8 Comments

I Wish The Cape Was More Inspiring

I had high hopes for The Cape, mostly because it’s very similar to a Batman type character.  Regular dude (Vince Faraday/The Cape) wronged by some other dude (Peter Fleming/Chess) is now forced to right that wrong.  I never get tired of that story and The Cape has that plus other good stuff, but the presentation was off.

Point 1. It was billed as a two-hour premier, but what you really got was two HOUR episodes back to back.  The first hour being the Pilot and the next called Tarot. If you missed the Pilot, you could pop in for Tarot and still understand what’s going on.

Think back to Buffy’s sixth season opener.  It was on a new network and they wanted a big event, so the writers gave them a two-hour episode.  Yes, it’s called Bargaining part one and two, but that was for syndication purposes because other channels would break it up into hour long episodes.  I think it would be much harder for someone to jump in middle of this episode without something to tell you what you missed.  Even on the DVD when you click the episode, you get the whole two hours.  It was meant to be one complete story.

But okay, NBC didn’t do that.  Not the first network to do a two episode premier.  Which brings me to my next point.

Point 2. First episode was all origin.  Because of the Batman similarities, most people understand the origin of The Cape.  Even if they didn’t, spending an hour telling us was boring.  It would’ve been better to give us an episode where The Cape is already an established crime fighter.  The focus needs to be on him and HIS motivations.  All the characters and plots crammed into the premier, each could’ve served as single episodes.  This was how Batman was introduced in the comics.  Many issues later his origin was told.

So that was the stuff I didn’t like, but I did say there was good stuff to The Cape.  I really liked the father/son relationship.  Sons pretty much come hardwired to think their Dads are superheros.  Vince Faraday literally becomes that, partly to go after Chess, but more so to keep his son’s hope alive.

The world thinks Faraday is a traitor and his son is starting to believe it.  There’s a great scene where Faraday, dressed as The Cape, visits his son to tell him what he’s seen in the news is false.  The chances of his favorite superhero, the one he fondly remembers reading about with his Dad, making a stop just to tell him that is unlikely.  It doesn’t matter.  That’s what his son needed to keep his hope alive.  I could see future episodes where Faraday, dressed as The Cape, continues to visit his son.  At least I’d like that to happen.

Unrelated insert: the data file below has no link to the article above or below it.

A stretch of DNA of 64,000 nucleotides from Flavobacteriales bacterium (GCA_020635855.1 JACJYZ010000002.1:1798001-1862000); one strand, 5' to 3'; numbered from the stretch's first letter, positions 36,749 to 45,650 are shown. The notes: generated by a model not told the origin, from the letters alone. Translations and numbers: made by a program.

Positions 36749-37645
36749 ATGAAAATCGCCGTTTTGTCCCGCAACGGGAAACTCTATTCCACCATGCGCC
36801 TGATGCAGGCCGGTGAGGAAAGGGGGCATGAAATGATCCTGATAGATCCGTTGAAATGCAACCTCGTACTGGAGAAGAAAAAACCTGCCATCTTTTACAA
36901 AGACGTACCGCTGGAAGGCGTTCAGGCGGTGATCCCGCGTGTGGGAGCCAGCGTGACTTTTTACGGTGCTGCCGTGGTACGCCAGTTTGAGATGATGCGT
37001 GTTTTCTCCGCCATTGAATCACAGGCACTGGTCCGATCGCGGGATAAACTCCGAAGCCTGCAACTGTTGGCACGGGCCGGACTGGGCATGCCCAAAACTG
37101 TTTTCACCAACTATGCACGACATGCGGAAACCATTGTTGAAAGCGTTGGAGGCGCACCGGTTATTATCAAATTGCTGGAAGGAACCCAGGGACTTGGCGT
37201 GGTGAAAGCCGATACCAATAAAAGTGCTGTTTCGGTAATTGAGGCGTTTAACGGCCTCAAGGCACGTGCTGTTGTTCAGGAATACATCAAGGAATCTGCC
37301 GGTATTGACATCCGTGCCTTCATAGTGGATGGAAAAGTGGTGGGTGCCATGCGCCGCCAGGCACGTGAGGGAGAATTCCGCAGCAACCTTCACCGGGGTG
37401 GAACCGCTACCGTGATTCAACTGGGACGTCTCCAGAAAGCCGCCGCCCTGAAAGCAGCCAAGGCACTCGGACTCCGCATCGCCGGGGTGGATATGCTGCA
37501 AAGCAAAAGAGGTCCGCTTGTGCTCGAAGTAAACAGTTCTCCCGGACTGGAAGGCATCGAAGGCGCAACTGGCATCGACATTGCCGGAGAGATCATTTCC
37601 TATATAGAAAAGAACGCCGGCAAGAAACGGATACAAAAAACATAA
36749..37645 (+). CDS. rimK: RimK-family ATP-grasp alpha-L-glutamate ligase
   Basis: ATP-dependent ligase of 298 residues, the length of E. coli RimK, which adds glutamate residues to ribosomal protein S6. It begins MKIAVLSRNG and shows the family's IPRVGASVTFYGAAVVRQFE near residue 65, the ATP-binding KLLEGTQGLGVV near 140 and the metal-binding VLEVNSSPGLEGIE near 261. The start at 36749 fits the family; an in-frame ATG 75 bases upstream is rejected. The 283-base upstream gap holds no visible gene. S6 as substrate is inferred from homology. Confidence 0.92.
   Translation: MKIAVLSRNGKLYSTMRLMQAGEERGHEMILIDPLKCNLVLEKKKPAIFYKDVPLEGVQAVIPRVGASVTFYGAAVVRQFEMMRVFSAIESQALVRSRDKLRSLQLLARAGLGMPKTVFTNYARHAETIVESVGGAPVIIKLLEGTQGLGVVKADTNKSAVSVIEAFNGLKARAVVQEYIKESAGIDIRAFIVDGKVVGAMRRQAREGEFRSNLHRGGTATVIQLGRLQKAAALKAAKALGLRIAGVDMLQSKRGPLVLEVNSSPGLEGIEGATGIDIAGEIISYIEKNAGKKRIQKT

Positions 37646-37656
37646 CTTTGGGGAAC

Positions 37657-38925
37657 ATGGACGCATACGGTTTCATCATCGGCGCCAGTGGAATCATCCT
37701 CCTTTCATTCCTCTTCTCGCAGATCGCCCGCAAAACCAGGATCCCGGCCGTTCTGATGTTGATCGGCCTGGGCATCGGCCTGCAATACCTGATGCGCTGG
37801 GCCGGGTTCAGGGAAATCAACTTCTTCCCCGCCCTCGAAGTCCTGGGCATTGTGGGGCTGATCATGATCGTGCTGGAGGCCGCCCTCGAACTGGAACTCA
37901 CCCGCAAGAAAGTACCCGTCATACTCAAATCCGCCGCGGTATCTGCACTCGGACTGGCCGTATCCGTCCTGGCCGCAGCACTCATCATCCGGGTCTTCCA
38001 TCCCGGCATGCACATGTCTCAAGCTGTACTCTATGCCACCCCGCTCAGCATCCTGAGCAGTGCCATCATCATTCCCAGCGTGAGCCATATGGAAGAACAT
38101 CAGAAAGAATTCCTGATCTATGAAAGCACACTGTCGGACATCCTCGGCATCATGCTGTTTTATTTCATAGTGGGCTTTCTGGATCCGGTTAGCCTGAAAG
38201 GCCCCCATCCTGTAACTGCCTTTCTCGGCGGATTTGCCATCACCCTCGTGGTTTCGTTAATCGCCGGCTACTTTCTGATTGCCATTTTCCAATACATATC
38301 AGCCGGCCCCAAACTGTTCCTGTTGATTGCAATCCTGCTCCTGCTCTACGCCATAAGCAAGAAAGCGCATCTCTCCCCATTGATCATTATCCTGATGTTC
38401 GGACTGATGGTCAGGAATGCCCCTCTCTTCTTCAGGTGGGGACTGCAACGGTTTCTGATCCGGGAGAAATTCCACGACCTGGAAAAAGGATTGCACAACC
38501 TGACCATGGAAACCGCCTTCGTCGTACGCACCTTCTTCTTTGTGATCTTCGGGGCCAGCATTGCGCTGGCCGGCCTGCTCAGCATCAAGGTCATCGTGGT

The human aspect.  That’s what will keep me tuning in.

Faraday is a broken man, but there’s still something in him that wants to fight.  His new allies are also broken, but they’ve lost their hope.  Faraday, as The Cape, could be the one or The One to bring them all together.  As a wise man named Whedon once wrote a character to say, “Champions don’t see the world as it is, but what it could be.”  Or something like that.

I really hope the show improves because genre shows like this take time to build an audience and that’s not something networks like to hear.  I’ll give it a few more episodes, maybe more than that because of Summer Glau.  Once you’re on a Whedon show, you’ve got me as a fan for life.

8 comments on “I Wish The Cape Was More Inspiring

  1. I wrote my post on this yesterday and scheduled it for tomorrow, in an attempt to start talking about superheroes and/or romance on Fridays. We’ll see how that goes.

    There was a lot packed into that first episode, and it really didn’t grab me. I had a hard time paying attention, and there was a lot of “these are the events that lead him to this” and “these are the events that make The Cape possible.” For the character stuff, it seemed like they relied heavily on showing him as a family man and expected us to fill in the rest.

    The scene with The Cape and his son on the balcony just irritated me. It was awfully soon to start tugging at my heartstrings, and it was a miss. I wasn’t drawn into the story enough to believe that these actors where who they said they were, and the scene came off to me as a cheap attempt to move me that failed.

    I liked what you said above about how the pilot might have been structured differently. And I really like it because I can see now that had this been the first chapters of a MS I was critiquing I’d be scrawling QUESTIONS! I mean, I had SOME questions. I was lost a lot of the time, partly due to my inability to really pay attention to it, so a lot of the time I was asking How the heck did we get here? But there was no sense of mystery, nothing to intrigue and pull me in to find the answers. There hero was revealed, the villain was revealed, the anonymous hacker was revealed. There was no quest to find the magic object, that all just fell into his lap.

    I probably should have watched it more carefully if I’m going to mouth off about it, but like I told you as I was watching, ten minutes in there was already too much, too fast, too choppy, and I felt lost.

  2. They may have been attempting to speed through an origin BECAUSE most people would know it, but then you still have to ask why bother?

    I can see why the scene I liked would bother you. You’re right, the episode was so choppy that you didn’t love the characters enough to really care, but I liked it for where it could take the show in terms of character development.